Assuming, though, that all of these (and, no doubt, other) necessary republican alterations can, somehow, be agreed upon by constitutional conventions and by the parliament, then the republic would still need to be approved by the Australian people in a way that satisfies s128’s “double majority” requirement: the republic would need to be supported both by (A) a national majority of all electors and (B) a majority of the electors in a majority of the States. Over the past 117 years of the Australian Commonwealth, the Australian people have passed only 8 of the 44 referenda proposed, with the most recent 1999 referendum on an Australian republic being defeated in all States and succeeding only in the Australian Capital Territory. This history is not encouraging for major changes of the kind that will have to be proposed by the domestic republican movement.
My Own Thoughts
Good people may differ on the merits of republics and whether one is appropriate for Australia. The American republic offers a model of a classical republic, with separations of all powers and of all bodies, with the executive and the legislature as strangers, often hostile ones. The American model has its strengths and weaknesses, even after a bloody civil war, and so do, also, the various French, Irish, German, and Swiss models. At time of writing, I have no idea what is proposed for Australia’s republic other than assurances that it is not a major change. I trust the above has dissuaded any honest Australian from holding such an ignorant view.
If one has been convinced by the cosmetic and symbolic appeal of a republic and the need to break with the Crown, then one has a duty to one’s fellow Australians to not allow the current constitutional monarchy to be replaced by some antipodean republican chaos that is devised by the fashionable dregs of celebrity, media, and academe.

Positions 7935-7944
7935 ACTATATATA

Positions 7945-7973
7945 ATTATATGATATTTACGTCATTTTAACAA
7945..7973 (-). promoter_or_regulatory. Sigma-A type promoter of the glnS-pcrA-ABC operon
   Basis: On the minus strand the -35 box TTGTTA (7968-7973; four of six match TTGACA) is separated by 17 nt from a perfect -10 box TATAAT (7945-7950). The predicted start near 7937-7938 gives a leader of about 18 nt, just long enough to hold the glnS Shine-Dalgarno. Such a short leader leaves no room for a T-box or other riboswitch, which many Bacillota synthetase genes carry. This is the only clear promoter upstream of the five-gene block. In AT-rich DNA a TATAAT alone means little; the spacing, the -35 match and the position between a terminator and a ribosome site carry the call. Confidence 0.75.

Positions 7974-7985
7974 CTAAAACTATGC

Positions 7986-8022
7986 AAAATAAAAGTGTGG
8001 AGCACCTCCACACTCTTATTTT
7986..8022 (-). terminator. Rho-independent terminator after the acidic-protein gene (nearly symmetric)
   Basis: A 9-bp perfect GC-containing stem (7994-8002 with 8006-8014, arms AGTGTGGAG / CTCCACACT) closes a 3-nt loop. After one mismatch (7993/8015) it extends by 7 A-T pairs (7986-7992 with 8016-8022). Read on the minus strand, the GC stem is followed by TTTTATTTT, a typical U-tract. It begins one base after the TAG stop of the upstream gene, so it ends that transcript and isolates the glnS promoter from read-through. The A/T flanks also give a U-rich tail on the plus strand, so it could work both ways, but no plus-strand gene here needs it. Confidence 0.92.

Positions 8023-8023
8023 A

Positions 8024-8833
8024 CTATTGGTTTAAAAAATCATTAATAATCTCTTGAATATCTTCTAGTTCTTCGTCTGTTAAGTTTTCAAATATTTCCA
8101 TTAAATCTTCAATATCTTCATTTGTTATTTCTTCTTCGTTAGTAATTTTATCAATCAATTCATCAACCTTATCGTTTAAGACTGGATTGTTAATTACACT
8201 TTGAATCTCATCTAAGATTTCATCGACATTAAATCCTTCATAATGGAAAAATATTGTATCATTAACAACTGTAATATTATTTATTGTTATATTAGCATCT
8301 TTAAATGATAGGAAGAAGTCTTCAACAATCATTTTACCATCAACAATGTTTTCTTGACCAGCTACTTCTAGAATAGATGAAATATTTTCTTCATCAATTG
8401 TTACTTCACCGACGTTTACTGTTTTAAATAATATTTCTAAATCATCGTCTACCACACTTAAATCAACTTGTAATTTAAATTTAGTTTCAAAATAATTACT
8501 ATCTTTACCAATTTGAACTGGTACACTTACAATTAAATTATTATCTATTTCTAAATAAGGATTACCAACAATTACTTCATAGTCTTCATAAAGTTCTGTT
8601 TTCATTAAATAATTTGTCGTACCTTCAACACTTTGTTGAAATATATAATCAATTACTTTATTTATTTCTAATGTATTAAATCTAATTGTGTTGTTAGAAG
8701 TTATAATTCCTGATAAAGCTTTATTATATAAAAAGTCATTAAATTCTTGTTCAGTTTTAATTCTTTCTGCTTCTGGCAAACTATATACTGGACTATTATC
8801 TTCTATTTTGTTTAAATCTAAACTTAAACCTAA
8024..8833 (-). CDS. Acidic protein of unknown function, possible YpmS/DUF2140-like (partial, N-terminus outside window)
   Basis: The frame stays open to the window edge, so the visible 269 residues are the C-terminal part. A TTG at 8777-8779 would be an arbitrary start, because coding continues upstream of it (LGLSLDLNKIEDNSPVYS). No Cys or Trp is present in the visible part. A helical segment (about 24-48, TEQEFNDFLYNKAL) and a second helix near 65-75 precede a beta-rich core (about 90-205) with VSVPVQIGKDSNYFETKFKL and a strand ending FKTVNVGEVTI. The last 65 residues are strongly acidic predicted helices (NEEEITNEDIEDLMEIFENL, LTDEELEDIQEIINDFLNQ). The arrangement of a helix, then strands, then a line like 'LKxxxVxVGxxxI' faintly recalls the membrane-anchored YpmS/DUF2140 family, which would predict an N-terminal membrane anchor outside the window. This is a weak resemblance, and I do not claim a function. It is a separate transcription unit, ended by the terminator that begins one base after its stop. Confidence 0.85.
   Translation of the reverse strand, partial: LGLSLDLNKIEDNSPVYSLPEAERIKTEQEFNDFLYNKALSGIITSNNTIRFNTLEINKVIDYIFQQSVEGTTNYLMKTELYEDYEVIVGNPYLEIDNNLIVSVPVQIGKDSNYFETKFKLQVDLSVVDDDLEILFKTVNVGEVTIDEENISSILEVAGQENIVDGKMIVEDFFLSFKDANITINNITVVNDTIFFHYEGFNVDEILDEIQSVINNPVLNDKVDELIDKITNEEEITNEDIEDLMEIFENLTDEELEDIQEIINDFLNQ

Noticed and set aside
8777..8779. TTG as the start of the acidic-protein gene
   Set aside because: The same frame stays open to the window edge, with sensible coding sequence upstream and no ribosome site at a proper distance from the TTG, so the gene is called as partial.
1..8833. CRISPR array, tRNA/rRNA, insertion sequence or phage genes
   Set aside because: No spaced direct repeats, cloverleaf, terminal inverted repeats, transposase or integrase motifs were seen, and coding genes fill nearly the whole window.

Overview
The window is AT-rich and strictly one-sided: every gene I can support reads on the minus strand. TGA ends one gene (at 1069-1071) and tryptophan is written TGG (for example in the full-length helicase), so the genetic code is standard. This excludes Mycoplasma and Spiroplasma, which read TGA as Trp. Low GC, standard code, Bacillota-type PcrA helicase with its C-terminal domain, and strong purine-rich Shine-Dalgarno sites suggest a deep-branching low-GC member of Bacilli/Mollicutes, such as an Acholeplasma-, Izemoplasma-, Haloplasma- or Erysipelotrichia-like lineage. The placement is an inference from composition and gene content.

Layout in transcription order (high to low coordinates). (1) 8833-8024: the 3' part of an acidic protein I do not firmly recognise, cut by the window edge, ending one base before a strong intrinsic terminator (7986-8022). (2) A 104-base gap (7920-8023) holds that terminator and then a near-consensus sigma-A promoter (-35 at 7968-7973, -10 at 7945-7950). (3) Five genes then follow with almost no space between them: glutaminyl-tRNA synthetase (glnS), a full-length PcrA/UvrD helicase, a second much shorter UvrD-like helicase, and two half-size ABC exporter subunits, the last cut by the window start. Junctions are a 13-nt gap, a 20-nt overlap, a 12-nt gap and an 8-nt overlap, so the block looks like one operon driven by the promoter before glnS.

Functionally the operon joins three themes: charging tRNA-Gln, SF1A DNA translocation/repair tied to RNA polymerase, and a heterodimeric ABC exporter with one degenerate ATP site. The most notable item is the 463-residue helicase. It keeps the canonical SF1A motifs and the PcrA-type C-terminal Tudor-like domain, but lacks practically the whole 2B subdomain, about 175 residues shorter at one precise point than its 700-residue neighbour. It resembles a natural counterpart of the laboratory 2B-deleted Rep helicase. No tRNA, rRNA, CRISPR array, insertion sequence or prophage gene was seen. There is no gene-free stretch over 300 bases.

(I note here for completeness that while the throne is occupied, at present, by the descendants of the usurping German Protestant Hanoverians, not the legitimate British Catholic Stuarts, that is not the issue here).
So, please look at our Constitution with sobriety and with a justifiable scepticism as to whether any proposed republic will function under the stresses of war, peace, depression, etc, and whether the inevitably competing centres of power created by a republic can be restrained by law.
The rule of law, once lost, is extraordinarily hard to re-establish. The grisly fate of the Weimar republic should always be upper most in anyone’s mind, and, also, so should the British constitutional monarchies infinitely better weathering of the stresses of two world wars and depressions, and without any shift away from parliamentary democracy to authoritarianism. For over a century, tens of millions of people have left their homelands to immigrate to Australia, with the security and stability of our Constitution and commitment to the rule of law an unspoken but foundational attraction. And, need I point out, our Constitution cannot enforce itself. In our system, it is the Crown that is the ultimate guarantor of our constitutional order, and the enforcement of both the Constitution and the laws made under it. Most importantly, the Crown also supplies the royal umpire to resolve periodic parliamentary crises or constitutional deadlocks – if necessary by dissolving the House to ensure fresh elections.
It is said of the Australian Constitution that it was drafted by geniuses so that Australia could be governed by fools, such that it also made it very hard for our Constitution to be amended. For my part, I am thankful for the Australian founding fathers’ efforts to make our Constitution as difficult to change as it is made by s.128’s deliberately onerous processes, which showed an early but correct distrust of the schemes and machinations of the political classes who they clearly suspected would come to inhabit a remote capital. The saying, “If there is no need for change, there is a need not to change”, is a sound one for constitutional questions. So is, “if you do not know, vote NO.”